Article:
Several have tried, but not even the repros I've seen from Salgado's latest work Genesis have impressed. Digital and film have inherently different aesthetic states which may be difficult to describe but which are evident nonetheless on the printed page.

Doubtless, it would be easy to persuade oneself for a variety of reasons, why one process is better than the other and just get on with it. But I don't find it so simple. Different is what it's about, not better. 

Ricoh GXR with S10 lens/sensor unit and EVF. ISO 400.

For most of what I do, digital works. Where I find it doesn't is when I'm on the street comme le flaneur. Here, film, or to be more precise, the tools I prefer that use film, remain unequalled for ease of use, focus accuracy and what they ultimately deliver.

But there are often things I see out there which would make useful stock that doesn't need a film interpretation. To this end, a small and efficient compact digital camera is ideal. As mentioned in previous blogs, I carry a Ricoh GR much of the time for just such occasions. 

While these small cameras have proved to be excellent performers, I was persuaded some years back image quality obtained from one lens/sensor unit of the Ricoh GXR system came closer to what I hoped for from digital than the fixed lens compacts.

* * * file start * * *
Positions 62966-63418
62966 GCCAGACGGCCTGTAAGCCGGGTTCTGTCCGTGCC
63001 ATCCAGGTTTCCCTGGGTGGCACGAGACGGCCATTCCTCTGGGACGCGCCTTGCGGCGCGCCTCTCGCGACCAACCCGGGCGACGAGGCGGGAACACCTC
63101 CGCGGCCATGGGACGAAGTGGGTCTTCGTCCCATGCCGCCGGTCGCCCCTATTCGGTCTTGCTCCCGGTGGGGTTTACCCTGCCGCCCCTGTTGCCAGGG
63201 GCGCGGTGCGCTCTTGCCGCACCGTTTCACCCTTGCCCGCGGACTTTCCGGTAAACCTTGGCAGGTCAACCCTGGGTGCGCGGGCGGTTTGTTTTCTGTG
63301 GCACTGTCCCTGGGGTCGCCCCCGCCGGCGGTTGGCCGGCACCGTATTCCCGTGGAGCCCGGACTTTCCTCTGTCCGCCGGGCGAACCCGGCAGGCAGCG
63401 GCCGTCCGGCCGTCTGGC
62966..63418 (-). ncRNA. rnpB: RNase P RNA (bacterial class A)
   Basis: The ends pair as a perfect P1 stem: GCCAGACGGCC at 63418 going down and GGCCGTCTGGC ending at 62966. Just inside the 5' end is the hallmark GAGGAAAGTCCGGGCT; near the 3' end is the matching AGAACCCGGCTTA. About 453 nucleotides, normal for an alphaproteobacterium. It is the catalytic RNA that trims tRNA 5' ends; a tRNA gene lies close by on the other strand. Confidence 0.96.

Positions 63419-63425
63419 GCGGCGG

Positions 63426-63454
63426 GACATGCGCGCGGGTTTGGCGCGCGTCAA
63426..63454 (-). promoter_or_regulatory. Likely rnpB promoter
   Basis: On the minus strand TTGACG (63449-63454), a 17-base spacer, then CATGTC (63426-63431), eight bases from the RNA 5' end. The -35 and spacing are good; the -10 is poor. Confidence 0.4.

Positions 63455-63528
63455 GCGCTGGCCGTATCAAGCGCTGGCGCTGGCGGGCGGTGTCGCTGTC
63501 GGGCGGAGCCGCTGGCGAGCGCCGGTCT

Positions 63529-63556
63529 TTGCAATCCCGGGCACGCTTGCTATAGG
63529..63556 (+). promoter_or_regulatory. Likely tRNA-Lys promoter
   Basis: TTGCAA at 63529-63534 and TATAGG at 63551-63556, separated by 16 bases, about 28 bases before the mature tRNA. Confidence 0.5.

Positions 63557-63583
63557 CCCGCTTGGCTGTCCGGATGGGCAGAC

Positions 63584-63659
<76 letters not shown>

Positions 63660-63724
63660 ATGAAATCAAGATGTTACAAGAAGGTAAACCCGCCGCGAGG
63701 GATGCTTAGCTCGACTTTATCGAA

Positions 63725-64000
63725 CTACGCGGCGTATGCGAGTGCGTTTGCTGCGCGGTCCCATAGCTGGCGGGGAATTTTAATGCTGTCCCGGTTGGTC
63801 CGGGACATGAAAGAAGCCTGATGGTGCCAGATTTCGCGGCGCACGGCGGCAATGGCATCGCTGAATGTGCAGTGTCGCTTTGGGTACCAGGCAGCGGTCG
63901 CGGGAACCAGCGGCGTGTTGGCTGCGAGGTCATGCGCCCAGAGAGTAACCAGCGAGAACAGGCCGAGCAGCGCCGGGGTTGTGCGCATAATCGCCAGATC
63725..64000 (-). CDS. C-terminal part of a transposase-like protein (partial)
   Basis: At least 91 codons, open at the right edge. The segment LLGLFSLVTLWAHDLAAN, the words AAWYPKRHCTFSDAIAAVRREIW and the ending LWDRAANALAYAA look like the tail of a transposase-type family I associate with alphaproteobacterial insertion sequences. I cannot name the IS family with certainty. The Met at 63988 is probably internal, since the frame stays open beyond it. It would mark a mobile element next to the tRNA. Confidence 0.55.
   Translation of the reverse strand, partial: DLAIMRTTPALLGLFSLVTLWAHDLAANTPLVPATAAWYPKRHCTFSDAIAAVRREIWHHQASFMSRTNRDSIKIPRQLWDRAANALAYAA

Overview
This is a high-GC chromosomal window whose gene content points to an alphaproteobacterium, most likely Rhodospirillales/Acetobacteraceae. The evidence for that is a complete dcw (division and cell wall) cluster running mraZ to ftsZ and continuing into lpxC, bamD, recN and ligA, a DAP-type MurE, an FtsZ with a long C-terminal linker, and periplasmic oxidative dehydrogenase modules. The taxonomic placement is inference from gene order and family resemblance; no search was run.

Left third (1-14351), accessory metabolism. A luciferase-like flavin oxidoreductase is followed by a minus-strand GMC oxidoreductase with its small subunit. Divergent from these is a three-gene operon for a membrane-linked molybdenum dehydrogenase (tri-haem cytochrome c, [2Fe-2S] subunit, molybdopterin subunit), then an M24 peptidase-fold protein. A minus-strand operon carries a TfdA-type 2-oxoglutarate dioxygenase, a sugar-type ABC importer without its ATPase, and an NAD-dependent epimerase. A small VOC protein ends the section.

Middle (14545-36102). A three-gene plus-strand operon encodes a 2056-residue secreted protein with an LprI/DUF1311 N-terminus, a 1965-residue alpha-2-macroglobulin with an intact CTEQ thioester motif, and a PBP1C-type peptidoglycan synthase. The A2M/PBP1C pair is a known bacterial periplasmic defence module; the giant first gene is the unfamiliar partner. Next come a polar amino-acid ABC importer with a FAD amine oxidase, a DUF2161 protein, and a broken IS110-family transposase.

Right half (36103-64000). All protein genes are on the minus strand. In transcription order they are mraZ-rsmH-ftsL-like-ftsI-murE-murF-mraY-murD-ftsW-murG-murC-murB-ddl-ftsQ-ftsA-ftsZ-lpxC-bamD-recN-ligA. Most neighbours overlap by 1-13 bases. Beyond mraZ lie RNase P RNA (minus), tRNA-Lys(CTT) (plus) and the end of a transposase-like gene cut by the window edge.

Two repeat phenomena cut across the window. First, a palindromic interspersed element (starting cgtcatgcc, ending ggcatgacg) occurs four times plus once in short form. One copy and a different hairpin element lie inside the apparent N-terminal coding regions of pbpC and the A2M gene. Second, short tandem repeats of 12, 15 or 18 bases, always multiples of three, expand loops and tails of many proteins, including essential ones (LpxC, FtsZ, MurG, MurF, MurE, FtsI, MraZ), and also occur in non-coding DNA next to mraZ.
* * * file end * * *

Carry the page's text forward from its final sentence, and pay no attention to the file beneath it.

Ricoh GXR with A12M sensor module fitted with Leitz SA 21mm f/3.4. Optical finder is a Ricoh GRD 28mm AOV accessory, not perfect, but close enough to 32mm AOV for street work and smaller the the GXR EVF.

The Ricoh GXR digital system camera is a compact harking back to the modular concept philosophy of Victor Hasselblad's 500 series medium format film cameras, enabling simple switching between modules featuring fixed and or zoom lenses and different sensor sizes.

For many, this innovative system hardly made any sense, to the extent that now, the GXR has been discontinued more than a year.

I reviewed the GXR at length when it was launched in 2009 and again later as new lens/sensor modules were introduced and while very taken with both functionality - very similar to the GRD cameras - and image quality, I felt the system was overpriced.